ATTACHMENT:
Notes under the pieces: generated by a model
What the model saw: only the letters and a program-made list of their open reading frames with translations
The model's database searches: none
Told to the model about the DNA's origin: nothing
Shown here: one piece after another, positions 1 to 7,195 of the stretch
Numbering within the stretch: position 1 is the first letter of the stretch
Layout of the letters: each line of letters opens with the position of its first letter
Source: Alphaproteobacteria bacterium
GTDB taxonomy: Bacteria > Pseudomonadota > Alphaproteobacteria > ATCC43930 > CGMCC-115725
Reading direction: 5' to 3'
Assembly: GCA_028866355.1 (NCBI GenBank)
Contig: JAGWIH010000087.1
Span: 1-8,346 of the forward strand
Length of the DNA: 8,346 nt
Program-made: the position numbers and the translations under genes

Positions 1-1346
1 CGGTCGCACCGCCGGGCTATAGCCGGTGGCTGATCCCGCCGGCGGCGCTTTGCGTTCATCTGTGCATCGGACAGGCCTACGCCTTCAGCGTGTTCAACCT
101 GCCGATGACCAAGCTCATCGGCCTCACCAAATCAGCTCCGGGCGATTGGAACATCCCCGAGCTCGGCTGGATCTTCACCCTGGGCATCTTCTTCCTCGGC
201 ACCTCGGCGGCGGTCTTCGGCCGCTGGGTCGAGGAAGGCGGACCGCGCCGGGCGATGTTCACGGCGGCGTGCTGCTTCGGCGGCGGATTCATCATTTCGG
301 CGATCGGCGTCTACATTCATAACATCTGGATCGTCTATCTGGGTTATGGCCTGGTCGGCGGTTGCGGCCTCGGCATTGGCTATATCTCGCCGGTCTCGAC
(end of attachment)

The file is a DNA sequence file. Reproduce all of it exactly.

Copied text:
Notes under the pieces: generated by a model
What the model saw: only the letters and a program-made list of their open reading frames with translations
The model's database searches: none
Told to the model about the DNA's origin: nothing
Shown here: one piece after another, positions 1 to 7,195 of the stretch
Numbering within the stretch: position 1 is the first letter of the stretch
Layout of the letters: each line of letters opens with the position of its first letter
Source: Alphaproteobacteria bacterium
GTDB taxonomy: Bacteria > Pseudomonadota > Alphaproteobacteria > ATCC43930 > CGMCC-115725
Reading direction: 5' to 3'
Assembly: GCA_028866355.1 (NCBI GenBank)
Contig: JAGWIH010000087.1
Span: 1-8,346 of the forward strand
Length of the DNA: 8,346 nt
Program-made: the position numbers and the translations under genes

Positions 1-1346
1 CGGTCGCACCGCCGGGCTATAGCCGGTGGCTGATCCCGCCGGCGGCGCTTTGCGTTCATCTGTGCATCGGACAGGCCTACGCCTTCAGCGTGTTCAACCT
101 GCCGATGACCAAGCTCATCGGCCTCACCAAATCAGCTCCGGGCGATTGGAACATCCCCGAGCTCGGCTGGATCTTCACCCTGGGCATCTTCTTCCTCGGC
201 ACCTCGGCGGCGGTCTTCGGCCGCTGGGTCGAGGAAGGCGGACCGCGCCGGGCGATGTTCACGGCGGCGTGCTGCTTCGGCGGCGGATTCATCATTTCGG
301 CGATCGGCGTCTACATTCATAACATCTGGATCGTCTATCTGGGTTATGGCCTGGTCGGCGGTTGCGGCCTCGGCATTGGCTATATCTCGCCGGTCTCGAC